in the coming days amidst the final trinkets of post-Booker hoopla. However, such success is well deserved, based on critics’ reaction to date. For example, Eileen Battersby of The Irish Times described Room as “an important novel,” adding that it “seethes with the fears, injustices and courage of victims who refuse to be beaten. It is inspiring.” However, Donoghue has not always been the toast of the literary critics. When asked to name the nastiest comment which a critic has ever made about her work, the author’s memories are vivid, as she recalls her earliest taste of criticism which she received at the tender of 23. “Reviewers have said much worse than this one,” she says, “but it’s the one that always sticks in my head because it was about my first novel, Stirfry. I don’t even remember who wrote it but it always makes me howl in mirth and anguish: “‘The narrator has many things to say but none of them are very interesting.’” She adds: “As for the nice things, I’d blush to repeat any. Let’s just say that since Room came out, I’m feeling a lot of love.” Few people would begrudge Donoghue her belated acquisition of mainstream success, having the travailed the perilous world of semi-literary-obscurity for seventeen years beforehand. However, Slammerkin, her first novel in the historical fiction genre, would be regarded as her first brush with a mainstream audience, as it became a surprise bestseller despite its dark subject matter (it was based on a real-life murder)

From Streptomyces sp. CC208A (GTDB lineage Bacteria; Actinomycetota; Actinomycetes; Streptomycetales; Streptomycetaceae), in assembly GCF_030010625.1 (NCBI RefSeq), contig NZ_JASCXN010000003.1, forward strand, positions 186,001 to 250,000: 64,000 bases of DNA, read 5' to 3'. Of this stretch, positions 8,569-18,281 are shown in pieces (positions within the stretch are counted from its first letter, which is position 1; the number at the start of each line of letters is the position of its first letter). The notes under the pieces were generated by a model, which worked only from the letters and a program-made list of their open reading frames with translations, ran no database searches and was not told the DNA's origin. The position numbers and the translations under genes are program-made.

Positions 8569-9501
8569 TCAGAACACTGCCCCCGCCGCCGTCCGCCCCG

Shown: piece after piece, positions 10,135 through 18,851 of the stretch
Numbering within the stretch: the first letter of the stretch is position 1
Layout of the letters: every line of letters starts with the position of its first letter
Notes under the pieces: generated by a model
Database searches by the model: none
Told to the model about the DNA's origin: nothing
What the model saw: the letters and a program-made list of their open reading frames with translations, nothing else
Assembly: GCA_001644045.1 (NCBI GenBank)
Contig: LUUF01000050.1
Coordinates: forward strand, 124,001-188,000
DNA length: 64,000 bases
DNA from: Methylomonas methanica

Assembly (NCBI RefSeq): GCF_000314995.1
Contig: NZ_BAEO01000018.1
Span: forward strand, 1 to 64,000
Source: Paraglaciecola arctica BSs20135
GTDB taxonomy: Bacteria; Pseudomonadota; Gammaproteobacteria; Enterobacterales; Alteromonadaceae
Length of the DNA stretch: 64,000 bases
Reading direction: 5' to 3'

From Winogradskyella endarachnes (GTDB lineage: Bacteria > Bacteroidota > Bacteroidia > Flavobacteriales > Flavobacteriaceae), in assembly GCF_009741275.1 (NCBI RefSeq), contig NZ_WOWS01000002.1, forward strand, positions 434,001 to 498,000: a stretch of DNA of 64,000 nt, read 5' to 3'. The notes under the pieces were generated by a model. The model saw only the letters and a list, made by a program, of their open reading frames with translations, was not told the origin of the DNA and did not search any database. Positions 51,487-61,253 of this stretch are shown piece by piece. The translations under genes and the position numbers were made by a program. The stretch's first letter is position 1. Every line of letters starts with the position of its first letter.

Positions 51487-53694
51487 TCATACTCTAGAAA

and was a finalist in ‘The Irish Times Irish Fiction Prize’. In contrast with the majority of her recent works, Donoghue began her literary career with novels that possessed a decidedly more autobiographical feel. One of the most prominent themes of books such as the aforementioned Stirfy (1994) and Hood (1995) was homosexuality and the lack of lack of tolerance for it in pre-Celtic Tiger Irish society. As her literary career flourished, she swiftly emigrated to Canada, where she has lived since 1998. Donoghue explains how she has few regrets about leaving her native country behind. “Well [the move] helped me as a person, in that I could forget about being a lesbian, most days, and get on with my life. So yes, you could call Ireland’s neurosis about homosexuality one of those nets that Joyce said writers need to fly through.” While her formative Irish years were not exactly pleasant, Donoghue retains a certain level of affection for the time she spent on these shores. In particular, she talks glowingly of her three-year tenure in UCD in which she secured a first-class honour degree despite, as her website curiously notes, not “learning to actually speak French”. Donoghue also reserves high praise for the doyens of the UCD English department: “Well, the study of literature doesn’t lead directly to the writing of it,” she says, “but I think it can help; it can let you name and analyse your mistakes, at least. My inspiring professors included Tony Roche,